‘A new resting heartbeat’: Instacart’s vp of retail partnerships Ryan Hamburger on what’s next for grocery delivery
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Two years ago, grocery delivery platforms like Instacart saw huge gains thanks to pandemic-induced consumption changes. Now, the road is a little bit bumpier.
But Instacart’s vp of retail partnerships Ryan Hamburger is conservatively bullish about the future — both for his company and the overall grocery delivery industry. He joined the Modern Retail Podcast and went deep into the trends he’s observing as of late. One thing is for sure, though: given the tough economic climate and recent industry-wide rocket ship growth, gains won’t look like what they did a year or so ago.
“What you’ll see in ’23, is we have a new resting heartbeat,” Hamburger said. “We’ve had all of these gains in the sense of e-commerce penetration in the grocery space ramp since Covid hit that haven’t gone back, and so that new resting heartbeat is how we all need to be acting in this industry. And so you’ll see probably ’23, from a growth perspective look more like pre-pandemic years.”
This resetting of expectations comes amid some industry tumult. For example, e-commerce growth is beginning to flatten out, a number of quick-delivery grocery platforms have started to fizzle and even Instacart itself recently reportedly slashed its valuation.
But Hamburger still sees big gains ahead for both grocers and platforms. One things he’s focused on, for example, is Instacart’s Canadian expansion. Over the past year, the platform has grown its presence in the country by 60%, he said, and has plans to grow that store fleet even further.
Additionally, Hamburger has been working to get retail partners to use a variety of in-store tech that Instacart powers. This includes smart carts and other omnichannel bells and whistles that the platform is trying to introduce. “We’ve been a delivery company, but we want to bring some of that magic to our retailers’ stores,” he said.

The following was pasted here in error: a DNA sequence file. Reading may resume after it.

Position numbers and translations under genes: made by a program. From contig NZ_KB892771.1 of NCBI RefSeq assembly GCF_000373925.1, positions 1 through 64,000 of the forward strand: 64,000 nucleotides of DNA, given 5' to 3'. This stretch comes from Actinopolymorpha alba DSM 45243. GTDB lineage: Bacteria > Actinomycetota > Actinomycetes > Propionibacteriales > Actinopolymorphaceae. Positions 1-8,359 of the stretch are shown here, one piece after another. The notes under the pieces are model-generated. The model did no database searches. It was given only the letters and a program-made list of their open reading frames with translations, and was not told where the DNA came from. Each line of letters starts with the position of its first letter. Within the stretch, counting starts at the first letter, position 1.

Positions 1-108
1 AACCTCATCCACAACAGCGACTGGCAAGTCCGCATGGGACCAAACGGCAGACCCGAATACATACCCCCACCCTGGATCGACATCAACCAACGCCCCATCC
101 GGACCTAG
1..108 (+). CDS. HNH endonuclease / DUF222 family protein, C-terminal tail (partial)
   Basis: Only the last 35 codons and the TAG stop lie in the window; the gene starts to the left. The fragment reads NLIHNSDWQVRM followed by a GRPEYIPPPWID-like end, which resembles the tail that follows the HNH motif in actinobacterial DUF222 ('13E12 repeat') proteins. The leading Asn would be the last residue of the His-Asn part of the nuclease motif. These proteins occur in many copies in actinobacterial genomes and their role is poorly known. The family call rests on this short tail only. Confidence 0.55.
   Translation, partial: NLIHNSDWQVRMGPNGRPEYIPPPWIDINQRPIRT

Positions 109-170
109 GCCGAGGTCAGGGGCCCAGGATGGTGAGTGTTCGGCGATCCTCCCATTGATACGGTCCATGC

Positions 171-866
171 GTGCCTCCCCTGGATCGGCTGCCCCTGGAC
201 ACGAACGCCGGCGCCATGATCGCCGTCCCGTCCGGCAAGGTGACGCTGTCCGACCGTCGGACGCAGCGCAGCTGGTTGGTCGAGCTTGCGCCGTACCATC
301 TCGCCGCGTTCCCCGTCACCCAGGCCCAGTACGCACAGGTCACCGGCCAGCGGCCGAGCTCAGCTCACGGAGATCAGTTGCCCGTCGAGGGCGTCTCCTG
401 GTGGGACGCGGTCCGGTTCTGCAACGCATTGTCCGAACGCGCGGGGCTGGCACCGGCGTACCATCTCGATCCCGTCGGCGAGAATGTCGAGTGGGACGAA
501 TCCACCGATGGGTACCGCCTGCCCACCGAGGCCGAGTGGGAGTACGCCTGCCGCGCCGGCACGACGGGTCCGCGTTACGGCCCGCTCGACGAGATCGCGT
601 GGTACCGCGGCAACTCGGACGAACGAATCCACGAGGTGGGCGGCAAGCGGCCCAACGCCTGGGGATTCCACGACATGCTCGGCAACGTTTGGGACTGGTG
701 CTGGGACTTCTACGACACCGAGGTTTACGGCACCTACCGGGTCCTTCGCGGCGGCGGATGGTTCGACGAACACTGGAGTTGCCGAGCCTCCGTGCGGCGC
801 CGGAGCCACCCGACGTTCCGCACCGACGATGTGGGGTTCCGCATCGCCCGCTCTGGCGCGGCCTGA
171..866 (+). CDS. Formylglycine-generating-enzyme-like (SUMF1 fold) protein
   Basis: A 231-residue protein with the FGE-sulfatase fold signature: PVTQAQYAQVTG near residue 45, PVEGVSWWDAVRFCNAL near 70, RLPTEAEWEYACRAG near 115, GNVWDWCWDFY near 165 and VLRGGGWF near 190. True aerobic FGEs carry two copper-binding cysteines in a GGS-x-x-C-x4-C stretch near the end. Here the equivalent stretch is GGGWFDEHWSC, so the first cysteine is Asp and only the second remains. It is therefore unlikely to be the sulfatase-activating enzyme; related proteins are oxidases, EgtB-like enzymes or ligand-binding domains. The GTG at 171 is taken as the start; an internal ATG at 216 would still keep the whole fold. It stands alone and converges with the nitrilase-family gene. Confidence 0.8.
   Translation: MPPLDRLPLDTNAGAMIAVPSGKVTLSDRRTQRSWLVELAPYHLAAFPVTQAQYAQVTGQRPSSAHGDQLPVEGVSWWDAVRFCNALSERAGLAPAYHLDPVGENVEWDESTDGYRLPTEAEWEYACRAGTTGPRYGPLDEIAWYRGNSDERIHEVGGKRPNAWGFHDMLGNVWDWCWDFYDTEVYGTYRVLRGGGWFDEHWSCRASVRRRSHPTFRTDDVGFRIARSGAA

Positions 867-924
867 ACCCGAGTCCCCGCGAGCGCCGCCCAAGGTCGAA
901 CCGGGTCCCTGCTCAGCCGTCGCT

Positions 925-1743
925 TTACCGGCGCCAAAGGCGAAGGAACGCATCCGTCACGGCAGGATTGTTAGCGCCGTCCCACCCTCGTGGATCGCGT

But even with these areas of growth, Hamburger is cognizant of the precarious economic environment. “I think the unfortunate reality that we’re in today is customers have a weekly budget that they use for their grocery shopping, and that we haven’t really seen change,” he said. “So while they might still be spending that same $100, they’re coming home with fewer items, which means they need that money to stretch further.”
For retailers and platforms like Instacart, that means there’s a newfound focus on affordability and accessibility. This is a big topic Hamburger said he works with retail partners on. And, in his mind, the problem isn’t going away anytime soon.
“At the end of the day, grocery costs are not coming down anytime soon,” Hamburger said. “And so we’re still going to be in a world in ’23 where your grocery bill is higher than it’s ever been.”
Here are a few highlights from the conversation, which have been lightly edited for clarity.
Instacart’s new in-store focus